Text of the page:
Cinnamon-Cardamom Kringel Bread

March 13, 2014
4 Ratings
Author Notes

The kringel is a celebration loaf from Estonia, Northern Europe. I love the technique for forming the loaf. Essentially, you roll up a cinnamon roll dough, slice the dough tube in half lengthways instead of into slices, and weave the two strands into a ring. This creates a lovely shape as it bakes and each layer rises. —Poires au Chocolat

  • Makes 1 loaf
  • For the dough:
  • 250 milliliters whole milk
  • 75 grams unsalted butter
  • 450 grams white bread flour
  • 70 grams sugar
  • 1/2 teaspoon fine sea salt
  • 10 green cardamon pods
  • 7 grams instant yeast (1 packet)
  • 1 large egg
  • For the filling:
  • 60 grams unsalted butter, at room temperature
  • 40 grams brown sugar
  • 2 teaspoons ground cinnamon
  • 1/4 teaspoon fine sea salt
In This Recipe
  1. Put the milk and butter for the dough into a small pan and heat over medium until the butter has melted, then turn up and bring to the boil and scald. Pour into a bowl and pop into the fridge to cool, which may take some time.
  2. Crush the cardamon pods with the side of a knife and remove the seeds, then finely grind the seeds.
  3. Combine the flour, sugar, salt, cardamon in a mixer bowl and stir. Add the yeast and stir to combine. Beat the egg lightly in a bowl. Then, once the milk in the refrigerator has cooled to body temperature, add it to the bowl along with the egg. Stir until you have a shaggy dough.
  4. Put the bowl on a stand mixer and knead with the dough hook for 4 to 5 minutes, until the dough comes away from the sides and passes the windowpane test. Cover the bowl with plastic wrap and leave to rise for roughly 45 to 75 minutes, until the dough has doubled in size. (You can also leave it in the fridge overnight.)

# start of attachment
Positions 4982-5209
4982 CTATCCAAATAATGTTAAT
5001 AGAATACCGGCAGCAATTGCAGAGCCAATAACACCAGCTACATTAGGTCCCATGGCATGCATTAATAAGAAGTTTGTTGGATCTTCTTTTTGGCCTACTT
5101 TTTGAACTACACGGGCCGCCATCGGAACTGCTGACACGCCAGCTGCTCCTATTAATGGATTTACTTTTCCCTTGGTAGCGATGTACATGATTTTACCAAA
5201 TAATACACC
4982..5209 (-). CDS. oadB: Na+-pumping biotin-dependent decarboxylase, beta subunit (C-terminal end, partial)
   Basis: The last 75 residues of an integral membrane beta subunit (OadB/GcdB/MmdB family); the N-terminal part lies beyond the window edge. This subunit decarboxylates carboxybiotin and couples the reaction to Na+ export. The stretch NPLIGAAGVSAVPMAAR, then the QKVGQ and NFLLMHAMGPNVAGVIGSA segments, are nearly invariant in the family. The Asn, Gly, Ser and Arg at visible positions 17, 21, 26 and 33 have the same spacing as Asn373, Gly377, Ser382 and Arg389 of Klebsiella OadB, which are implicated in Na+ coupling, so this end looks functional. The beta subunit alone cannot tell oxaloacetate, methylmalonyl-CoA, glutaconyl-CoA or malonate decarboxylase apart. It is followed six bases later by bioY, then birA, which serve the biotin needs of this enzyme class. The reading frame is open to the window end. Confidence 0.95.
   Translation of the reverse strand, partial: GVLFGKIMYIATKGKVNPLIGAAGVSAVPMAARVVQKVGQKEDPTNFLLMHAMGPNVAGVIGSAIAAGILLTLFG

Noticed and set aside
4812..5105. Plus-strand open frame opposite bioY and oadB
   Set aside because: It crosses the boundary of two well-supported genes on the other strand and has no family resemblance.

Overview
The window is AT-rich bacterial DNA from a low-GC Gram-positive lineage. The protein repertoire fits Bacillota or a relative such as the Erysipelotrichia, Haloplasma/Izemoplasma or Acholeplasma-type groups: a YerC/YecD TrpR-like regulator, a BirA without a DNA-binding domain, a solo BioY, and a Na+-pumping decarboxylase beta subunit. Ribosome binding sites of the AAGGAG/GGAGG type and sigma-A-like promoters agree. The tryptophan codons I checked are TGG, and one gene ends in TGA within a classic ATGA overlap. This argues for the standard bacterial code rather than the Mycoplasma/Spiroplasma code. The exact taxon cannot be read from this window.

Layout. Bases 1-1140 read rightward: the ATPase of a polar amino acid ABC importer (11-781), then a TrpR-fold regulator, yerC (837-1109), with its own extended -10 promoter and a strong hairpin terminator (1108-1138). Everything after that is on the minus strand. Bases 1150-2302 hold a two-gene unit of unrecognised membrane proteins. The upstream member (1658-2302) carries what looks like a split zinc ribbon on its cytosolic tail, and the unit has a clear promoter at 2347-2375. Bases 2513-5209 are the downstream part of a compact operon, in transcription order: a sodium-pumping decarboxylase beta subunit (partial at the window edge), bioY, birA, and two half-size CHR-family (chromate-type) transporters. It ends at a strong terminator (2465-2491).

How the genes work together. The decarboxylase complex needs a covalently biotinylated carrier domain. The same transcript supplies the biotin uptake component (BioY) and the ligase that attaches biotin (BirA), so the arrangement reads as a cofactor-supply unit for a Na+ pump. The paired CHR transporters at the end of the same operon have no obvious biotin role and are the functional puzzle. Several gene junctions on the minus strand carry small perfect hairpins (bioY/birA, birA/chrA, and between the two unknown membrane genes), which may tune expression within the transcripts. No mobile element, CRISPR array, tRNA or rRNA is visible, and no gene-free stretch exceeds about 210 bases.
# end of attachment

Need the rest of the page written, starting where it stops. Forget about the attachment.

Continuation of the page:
5. Turn the dough out onto a lightly floured surface and roll out into a 16 x 12-inch (30 x 40-centimeter) rectangle. Beat the soft butter, sugar, cinnamon and salt together with a spoon. Spread the mixture all over the dough.
  6. Roll the dough up from the long side, then use a serrated knife to split it in half lengthways. Transfer to a sheet of baking parchment.
  7. Weave the two strands together with the cut side up. Bring the ends together, then weave together to make a ring and press the two loose ends together.
  8. Cover with cling film and leave to rise for about 30 minutes until puffy -- if you press it with a finger, it should make a dent. (You can also place into the fridge overnight to rise slowly -- take out to warm up ten minutes before baking.)
  9. While it rises, preheat the oven to 350° F (180 °C). Use the parchment to shift the ring onto a tray.
  10. Put into the oven and bake for ten minutes, then reduce the temperature to 320° F (160° C). Bake for 30 to 40 minutes more until the ring has risen, turned a deep brown, and sounds hollow when knocked.
  11. Remove to a wire rack to cool. The kringle is best eaten the day it is baked, but it toasts and freezes well if you happen to resist consuming the whole thing in one sitting.

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Emma Gardner. A baker, blogger & food history/literature geek.